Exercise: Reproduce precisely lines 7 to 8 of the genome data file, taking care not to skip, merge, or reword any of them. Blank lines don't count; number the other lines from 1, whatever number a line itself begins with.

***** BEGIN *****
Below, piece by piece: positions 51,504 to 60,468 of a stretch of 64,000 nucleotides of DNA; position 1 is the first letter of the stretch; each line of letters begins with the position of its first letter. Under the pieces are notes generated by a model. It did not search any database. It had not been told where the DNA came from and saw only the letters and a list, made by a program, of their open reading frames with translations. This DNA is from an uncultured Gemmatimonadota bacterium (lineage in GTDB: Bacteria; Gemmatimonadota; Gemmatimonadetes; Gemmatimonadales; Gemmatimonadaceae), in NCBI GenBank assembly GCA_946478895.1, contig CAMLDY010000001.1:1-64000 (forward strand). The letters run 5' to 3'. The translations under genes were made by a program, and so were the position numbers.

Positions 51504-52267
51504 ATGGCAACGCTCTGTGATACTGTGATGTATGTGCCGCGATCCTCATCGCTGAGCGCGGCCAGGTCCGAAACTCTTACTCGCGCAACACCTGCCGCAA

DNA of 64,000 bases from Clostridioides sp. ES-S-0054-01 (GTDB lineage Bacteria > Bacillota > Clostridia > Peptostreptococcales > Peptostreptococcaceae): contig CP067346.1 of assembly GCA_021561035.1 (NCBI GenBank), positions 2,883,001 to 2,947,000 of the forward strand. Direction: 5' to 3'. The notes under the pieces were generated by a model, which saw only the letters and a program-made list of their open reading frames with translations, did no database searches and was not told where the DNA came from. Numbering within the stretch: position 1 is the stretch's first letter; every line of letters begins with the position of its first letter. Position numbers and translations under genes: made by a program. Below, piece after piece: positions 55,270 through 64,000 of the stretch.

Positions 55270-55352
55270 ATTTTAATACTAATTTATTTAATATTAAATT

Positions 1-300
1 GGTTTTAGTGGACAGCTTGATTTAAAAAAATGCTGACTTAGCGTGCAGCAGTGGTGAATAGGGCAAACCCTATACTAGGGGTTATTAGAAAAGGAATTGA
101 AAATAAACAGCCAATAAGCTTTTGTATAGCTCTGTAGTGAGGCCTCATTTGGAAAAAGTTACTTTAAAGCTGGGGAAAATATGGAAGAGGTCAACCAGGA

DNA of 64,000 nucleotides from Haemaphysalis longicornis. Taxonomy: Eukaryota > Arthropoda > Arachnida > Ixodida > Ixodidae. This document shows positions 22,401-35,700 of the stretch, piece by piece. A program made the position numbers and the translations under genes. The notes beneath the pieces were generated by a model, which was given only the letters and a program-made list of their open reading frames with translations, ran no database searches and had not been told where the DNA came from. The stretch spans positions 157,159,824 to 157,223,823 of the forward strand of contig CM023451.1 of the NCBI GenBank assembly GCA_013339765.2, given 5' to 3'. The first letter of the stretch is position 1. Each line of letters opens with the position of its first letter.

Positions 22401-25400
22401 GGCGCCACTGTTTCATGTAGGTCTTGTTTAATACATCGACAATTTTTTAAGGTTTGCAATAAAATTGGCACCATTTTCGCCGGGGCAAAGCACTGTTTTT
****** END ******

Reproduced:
Positions 1-300
1 GGTTTTAGTGGACAGCTTGATTTAAAAAAATGCTGACTTAGCGTGCAGCAGTGGTGAATAGGGCAAACCCTATACTAGGGGTTATTAGAAAAGGAATTGA